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Forgive me if it is not the right place to ask this question in SE sites. I am mostly active on SO but I thought it might be a better fit here.

I enrolled in a class this semester and there was a question asked that I could not answer. Here it is:

In terms of semantics, "crazy" does not mean the same as "sane".

The phrase "half crazy" means the same as "half sane".

The phrase "almost half crazy" does not mean the same as "almost half sane".

If we read their semantics off of trees compositionally from the way they are combined, what kind of tree structures can we assume for them?

Thank you.

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Trees are not going to solve the problem. This is not a syntactic issue; it's semantic.
Note, no syntax up my sleeve in the following.

Sane ... Crazy represents a semantic cline, with sane and crazy at opposite poles.

(They can both be used with absolutely, which can only modify a polar adjective:

  • He's absolutely sane/crazy.
  • It's absolutely freezing/broiling outside vs *It's absolutely hot/warm/tepid/cool/cold outside.)

The key word is almost, which is a vector quantity;
i.e, it points not only to a quantity on a cline, but a direction as well.

A simple example is the difference between Few people attended and A few people attended. The same absolute numbers may well be reported by both, but few is negative, while a few is positive.
This orientation refers to expectations or hopes on the part of the speaker.

Few people means 'fewer than hoped/expected';
a few people means 'more than hoped/expected'.


Almost means 'close to, but lower than, some clinal value'.
Half sane and half crazy both refer to the midpoint on the cline,
i.e, they do point to the same position on the cline.
But they refer to opposite directions on the cline.

Half sane means 'a sanity value of .5'; i.e, sane is UP, crazy is DOWN on the cline.
Half crazy means 'a craziness value of .5'; i.e, crazy is UP, sane is DOWN.

Since almost is always on the DOWN side of a cline position,
almost half crazy does not mean the same as almost half sane.
Almost half crazy announces a craziness value < .5, and thus a sanity value > .5.
This is saner than almost half sane, which announces a sanity value < .5.

Good luck doing this with syntax trees.

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  • Why would one want to "assume a type of tree structure" for them (and btw, what is meant by "them")? Why not a spreadsheet structure or an energy field structure? Structures are invented by theoreticians for their own purposes, and may or may not be useful for describing any phenomenon. Tree-like structures are often useful for hierarchical or genetic models, but they're hardly universal. – jlawler Jan 24 '14 at 21:49
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The question your teacher gave you has already been discussed by Barbara Partee in her introductory paper ‘Lexical Semantics and Compositionality’ (see reference at the end) - only she used almost half empty and almost half full. If we assume that the constituent structure of both expressions is as in (1), and also make the assumption in (2), the question then arises how come the two expressions differ in meaning.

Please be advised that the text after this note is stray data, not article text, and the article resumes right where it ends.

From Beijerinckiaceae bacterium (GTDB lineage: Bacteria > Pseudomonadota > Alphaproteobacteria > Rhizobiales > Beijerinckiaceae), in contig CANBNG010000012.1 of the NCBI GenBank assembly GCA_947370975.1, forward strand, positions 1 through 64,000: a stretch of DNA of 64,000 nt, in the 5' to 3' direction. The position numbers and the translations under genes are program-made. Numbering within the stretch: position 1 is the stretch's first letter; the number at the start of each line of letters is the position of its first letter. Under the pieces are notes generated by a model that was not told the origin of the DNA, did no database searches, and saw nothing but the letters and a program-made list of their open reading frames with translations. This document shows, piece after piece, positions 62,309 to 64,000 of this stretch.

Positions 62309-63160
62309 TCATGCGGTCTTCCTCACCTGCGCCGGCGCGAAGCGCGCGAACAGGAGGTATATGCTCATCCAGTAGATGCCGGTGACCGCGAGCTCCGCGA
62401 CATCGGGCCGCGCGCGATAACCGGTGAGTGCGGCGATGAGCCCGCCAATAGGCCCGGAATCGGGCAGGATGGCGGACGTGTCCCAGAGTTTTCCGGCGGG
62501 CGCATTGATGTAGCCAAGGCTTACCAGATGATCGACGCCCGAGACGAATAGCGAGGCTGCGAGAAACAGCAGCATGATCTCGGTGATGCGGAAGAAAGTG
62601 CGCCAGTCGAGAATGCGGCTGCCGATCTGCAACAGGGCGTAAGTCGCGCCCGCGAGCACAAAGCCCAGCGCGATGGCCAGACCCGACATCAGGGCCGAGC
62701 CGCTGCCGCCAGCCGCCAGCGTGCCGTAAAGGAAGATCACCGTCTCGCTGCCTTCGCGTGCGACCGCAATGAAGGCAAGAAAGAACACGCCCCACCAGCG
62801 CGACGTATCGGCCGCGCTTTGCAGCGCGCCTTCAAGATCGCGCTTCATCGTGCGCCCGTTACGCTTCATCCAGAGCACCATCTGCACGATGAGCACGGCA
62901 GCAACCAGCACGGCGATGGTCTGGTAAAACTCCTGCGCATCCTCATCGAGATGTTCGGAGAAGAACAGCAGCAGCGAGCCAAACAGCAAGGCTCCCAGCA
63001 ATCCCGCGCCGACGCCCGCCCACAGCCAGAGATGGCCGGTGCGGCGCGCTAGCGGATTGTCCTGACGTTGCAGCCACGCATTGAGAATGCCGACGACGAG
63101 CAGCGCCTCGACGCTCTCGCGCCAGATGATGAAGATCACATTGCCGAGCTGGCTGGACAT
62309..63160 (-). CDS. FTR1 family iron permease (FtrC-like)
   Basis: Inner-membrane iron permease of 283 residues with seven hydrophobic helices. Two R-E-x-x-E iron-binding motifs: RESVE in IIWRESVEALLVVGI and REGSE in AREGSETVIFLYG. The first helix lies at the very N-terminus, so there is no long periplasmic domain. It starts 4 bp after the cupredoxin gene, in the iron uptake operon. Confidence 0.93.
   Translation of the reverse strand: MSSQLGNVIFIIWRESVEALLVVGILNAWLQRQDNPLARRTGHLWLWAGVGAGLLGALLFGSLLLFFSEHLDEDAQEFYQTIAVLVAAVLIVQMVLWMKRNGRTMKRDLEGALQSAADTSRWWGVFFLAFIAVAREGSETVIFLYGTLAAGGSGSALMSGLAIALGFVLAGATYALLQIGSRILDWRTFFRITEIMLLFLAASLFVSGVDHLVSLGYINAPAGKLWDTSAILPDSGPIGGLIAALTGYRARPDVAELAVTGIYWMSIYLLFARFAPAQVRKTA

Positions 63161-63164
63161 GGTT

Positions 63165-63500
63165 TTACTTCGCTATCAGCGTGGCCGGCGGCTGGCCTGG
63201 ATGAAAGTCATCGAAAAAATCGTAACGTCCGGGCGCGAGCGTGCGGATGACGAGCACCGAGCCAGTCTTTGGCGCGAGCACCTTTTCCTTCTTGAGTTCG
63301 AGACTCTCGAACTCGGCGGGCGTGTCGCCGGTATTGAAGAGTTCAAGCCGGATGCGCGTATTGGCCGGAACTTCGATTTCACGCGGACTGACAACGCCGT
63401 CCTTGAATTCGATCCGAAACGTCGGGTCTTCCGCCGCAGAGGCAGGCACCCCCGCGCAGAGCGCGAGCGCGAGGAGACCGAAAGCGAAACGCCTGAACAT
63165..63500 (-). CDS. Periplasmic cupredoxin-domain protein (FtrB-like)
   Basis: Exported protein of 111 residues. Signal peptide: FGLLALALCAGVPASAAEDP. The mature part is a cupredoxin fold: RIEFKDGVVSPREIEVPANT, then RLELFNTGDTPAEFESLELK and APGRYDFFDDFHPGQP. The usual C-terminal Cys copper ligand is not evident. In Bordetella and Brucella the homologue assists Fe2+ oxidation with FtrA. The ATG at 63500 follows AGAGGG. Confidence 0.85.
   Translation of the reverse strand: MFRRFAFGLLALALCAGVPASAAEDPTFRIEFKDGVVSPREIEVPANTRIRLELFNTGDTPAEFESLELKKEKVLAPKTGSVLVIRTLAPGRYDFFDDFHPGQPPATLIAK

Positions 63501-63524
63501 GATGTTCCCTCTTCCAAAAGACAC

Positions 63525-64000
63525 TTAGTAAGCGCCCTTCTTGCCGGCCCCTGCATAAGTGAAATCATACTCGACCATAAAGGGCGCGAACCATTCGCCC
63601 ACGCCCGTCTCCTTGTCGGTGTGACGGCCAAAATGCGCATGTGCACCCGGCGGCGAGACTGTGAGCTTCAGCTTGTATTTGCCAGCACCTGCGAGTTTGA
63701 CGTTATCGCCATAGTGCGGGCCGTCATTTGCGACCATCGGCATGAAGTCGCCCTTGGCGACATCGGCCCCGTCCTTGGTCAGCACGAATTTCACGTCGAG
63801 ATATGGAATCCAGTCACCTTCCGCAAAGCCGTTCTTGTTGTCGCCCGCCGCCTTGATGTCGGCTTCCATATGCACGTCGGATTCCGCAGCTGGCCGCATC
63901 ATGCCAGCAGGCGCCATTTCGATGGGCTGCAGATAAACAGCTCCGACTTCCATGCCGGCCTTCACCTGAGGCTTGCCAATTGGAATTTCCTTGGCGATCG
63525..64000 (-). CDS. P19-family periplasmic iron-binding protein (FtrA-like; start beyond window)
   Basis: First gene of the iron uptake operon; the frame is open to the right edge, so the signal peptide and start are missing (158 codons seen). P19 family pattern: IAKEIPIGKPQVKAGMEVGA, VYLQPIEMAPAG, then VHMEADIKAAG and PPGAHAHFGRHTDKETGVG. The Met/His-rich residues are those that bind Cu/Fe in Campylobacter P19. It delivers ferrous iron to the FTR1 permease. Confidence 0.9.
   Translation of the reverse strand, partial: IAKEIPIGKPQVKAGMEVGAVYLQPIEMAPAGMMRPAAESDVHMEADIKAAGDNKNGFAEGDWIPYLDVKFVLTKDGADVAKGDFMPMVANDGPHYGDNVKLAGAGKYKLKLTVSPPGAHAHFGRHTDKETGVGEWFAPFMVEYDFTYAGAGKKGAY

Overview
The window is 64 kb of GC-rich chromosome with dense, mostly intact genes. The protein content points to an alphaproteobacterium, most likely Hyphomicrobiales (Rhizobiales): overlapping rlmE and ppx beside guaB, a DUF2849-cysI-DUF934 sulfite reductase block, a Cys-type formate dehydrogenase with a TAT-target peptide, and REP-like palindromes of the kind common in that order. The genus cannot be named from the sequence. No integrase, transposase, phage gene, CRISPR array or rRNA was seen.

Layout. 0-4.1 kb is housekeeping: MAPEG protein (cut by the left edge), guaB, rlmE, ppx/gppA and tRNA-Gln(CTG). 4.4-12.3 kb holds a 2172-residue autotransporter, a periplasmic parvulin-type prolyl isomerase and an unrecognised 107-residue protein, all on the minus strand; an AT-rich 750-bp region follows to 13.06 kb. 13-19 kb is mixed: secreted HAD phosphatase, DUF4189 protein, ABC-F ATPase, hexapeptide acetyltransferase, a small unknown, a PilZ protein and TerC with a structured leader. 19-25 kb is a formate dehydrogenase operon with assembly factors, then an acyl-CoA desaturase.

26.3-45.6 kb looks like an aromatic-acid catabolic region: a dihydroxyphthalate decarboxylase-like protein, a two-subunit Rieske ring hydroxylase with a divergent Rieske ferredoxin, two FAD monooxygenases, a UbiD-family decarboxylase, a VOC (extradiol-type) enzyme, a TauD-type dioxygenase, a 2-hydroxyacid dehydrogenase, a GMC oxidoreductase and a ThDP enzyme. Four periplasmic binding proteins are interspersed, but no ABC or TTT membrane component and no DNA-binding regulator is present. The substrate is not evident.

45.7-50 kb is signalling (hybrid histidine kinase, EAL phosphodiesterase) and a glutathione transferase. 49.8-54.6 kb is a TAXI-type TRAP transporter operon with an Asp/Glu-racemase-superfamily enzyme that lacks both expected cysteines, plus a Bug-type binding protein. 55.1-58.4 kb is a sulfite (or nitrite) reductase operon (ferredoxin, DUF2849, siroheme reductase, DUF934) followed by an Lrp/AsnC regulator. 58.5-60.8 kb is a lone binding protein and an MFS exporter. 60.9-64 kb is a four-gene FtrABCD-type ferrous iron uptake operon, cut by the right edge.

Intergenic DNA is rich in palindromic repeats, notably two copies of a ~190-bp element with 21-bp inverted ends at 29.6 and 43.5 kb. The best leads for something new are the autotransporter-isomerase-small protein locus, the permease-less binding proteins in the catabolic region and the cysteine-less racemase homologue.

(1) [almost [half [crazy/sane]]]

(2) The meaning of a complex expression is derived by combining the meaning
     of each of its elements with that element with which it forms a constituent.

Adopting (2) means that according to (1), we derive the meaning of almost half crazy by first combining the meanings of half and crazy and then combining the meaning of almost with that of half crazy. Since half crazy has the same meaning as half sane, it’s not clear how almost gives one meaning when combined with the first and another meaning when combined with the second.

One way to solve the problem is to deny that the expressions almost half crazy/sane have the structure in (1) and assign them instead the constituent structure in (3), which is also given by the tree in (4).

(3) [[almost half] [crazy/sane]]

(4)

          
           see tree on our website

According to (3) and (4), in deriving the meanings of the expressions almost half crazy/sane, the meaning of almost half combines each time with another meaning, and therefore it is not surprising that the two final expressions differ in meaning.

A second way to solve the problem is to accept the constituent structure in (1), but to deny that half crazy and half sane have the same meaning. Maybe the meanings of half crazy and half sane always combine with some approximation/precision value, and when such value is not expressed it is taken to be the absolute precision value (the value expressed by exactly). We can now assume that the meanings of half crazy and half sane are such that they give the same meaning when combining with the meaning of exactly but not when combining with the meanings of other approximation/precision expressions (like almost).

A third way to solve the problem is to accept the constituent structure in (1), but to deny the principle expressed by (2). We can now assume that in deriving the meanings of almost half crazy/sane, the meaning of almost is combined with the meaning of half, even though it doesn’t form a constituent with this element.

Reference: Invitation to Cognitive Science, 2nd edition. Daniel Osherson, general editor; in Part I: Language, Lila Gleitman and Mark Liberman, eds. MIT Press, Cambridge 1995, pp. 311-360.

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